Keep in mind that, no matter Vance’s beginnings (and it is an inspiring narrative), he cut his legislative teeth working for a state senator determined to protect predatory lenders, and he is currently the principal for a major financial firm in the Bay Area, one which is founded by Peter Thiel. I am not so blind as to not understand the importance of both capital and the ability to move capital in our current system (indeed, it is why I cannot endorse the idea of wholesale destruction of the financial sector), but Vance is not exactly a disinterested party. By shifting the blame away from financial policies that could have mitigated the situation, and from corporations and investors that intentionally drained money from communities, Vance is able to maximize his otherwise just criticism of his native culture while signaling that he is – to use a phrase that I have heard many times in different circumstances – “one of the good ones.”

This same idea permeates my third criticism, that he is too dismissive of the social contract. Throughout the work, there is almost no mention of the role of government and political structures in assistance, except to say that Child Protective Services is often viewed by Appalachian culture as “the enemy.” There are moments of criticism for the government programs that provided assistance, but – in keeping in line with someone published regularly in Bill Buckley’s National Review – the ideology of the book is rooted in encouraging bootstrap-pulling among those who are bootless.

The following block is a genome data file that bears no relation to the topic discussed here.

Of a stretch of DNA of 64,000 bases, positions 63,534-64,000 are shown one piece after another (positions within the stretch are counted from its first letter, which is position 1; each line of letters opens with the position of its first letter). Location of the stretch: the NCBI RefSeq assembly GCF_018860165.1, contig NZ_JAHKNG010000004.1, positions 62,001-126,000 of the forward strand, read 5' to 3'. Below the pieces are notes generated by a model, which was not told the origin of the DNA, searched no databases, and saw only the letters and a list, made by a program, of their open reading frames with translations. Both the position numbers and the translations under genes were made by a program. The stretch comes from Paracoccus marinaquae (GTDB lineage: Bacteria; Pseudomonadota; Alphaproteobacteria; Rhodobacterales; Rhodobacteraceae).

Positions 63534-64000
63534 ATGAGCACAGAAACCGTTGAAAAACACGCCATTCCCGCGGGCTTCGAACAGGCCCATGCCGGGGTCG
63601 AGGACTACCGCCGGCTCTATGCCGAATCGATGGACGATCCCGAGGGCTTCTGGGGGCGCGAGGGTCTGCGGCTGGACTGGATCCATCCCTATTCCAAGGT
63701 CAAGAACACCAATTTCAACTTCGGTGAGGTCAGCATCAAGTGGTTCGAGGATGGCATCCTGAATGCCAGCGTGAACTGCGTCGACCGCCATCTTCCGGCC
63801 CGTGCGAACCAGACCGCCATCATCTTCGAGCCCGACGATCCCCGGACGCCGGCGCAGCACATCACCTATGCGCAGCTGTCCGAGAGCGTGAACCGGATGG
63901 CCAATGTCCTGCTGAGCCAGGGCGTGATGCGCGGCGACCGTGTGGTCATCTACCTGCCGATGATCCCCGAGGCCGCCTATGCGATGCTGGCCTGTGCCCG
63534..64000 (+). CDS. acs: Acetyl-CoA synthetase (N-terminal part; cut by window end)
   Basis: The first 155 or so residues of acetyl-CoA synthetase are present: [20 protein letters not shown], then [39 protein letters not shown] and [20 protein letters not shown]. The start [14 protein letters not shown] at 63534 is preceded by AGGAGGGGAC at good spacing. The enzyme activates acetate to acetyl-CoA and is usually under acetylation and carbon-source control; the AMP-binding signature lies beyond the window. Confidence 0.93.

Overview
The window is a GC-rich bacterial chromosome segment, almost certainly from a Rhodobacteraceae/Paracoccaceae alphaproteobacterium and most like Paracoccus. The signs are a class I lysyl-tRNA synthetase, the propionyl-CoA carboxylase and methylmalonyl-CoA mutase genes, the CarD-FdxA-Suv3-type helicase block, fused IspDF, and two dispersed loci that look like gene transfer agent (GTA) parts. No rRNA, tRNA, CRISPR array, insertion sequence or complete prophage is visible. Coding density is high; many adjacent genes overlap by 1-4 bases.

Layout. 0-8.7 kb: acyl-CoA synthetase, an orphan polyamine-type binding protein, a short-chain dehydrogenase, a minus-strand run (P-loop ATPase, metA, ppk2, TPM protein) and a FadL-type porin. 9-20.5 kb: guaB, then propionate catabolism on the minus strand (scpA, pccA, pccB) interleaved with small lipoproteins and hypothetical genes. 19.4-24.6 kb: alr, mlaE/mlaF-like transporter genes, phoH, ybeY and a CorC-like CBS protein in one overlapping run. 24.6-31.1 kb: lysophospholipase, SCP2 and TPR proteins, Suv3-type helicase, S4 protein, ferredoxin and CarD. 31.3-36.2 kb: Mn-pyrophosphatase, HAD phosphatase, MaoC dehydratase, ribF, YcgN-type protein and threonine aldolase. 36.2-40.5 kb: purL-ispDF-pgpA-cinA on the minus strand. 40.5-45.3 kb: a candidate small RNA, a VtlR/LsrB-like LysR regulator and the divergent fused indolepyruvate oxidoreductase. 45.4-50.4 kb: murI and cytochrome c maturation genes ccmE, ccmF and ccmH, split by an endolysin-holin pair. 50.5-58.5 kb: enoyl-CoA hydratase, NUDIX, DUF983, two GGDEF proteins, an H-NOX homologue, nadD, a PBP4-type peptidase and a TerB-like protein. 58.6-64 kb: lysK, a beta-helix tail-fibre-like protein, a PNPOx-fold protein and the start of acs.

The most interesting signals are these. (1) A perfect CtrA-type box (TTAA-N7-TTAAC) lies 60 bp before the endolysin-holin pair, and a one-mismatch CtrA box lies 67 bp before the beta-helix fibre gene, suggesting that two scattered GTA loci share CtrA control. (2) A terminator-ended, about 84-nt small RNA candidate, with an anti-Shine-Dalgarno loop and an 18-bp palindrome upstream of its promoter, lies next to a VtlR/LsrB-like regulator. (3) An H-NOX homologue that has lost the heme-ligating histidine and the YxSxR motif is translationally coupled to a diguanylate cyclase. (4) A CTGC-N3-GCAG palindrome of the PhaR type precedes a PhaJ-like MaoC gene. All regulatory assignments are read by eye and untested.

I am not completely against the book. Vance has clearly overcome many obstacles, and he makes a compelling argument for transcending one’s limitations and beginnings. He does, to his credit, consider arguments from all over the political spectrum, and is as quick to blame conservative fake news as he is liberal snootiness. I just wish he wasn’t so determined to maintain the Horatio Alger narrative, as it doesn’t tell the full story and in some cases deliberately shifts blame. I would still recommend it, approving quotes from David Brooks and all, because unlike other conservative writers, Vance is at least trying to figure it out.

(This review, by Alex MacGillis in The Atlantic, hits on similar points.)

I have just finished John Lewis Gaddis’ George F. Kennan: An American Life. Normally, when the cover blurb is a glowing review by noted war criminal Henry Kissinger, I write off the book immediately. However, Kennan was a giant in the field of foreign relations, and his history is the history of the Cold War. Gaddis is a biographer of the highest caliber, and the prose jumps at the reader. In this, the book represents its subject well, as Kennan was well known for his pungent writing.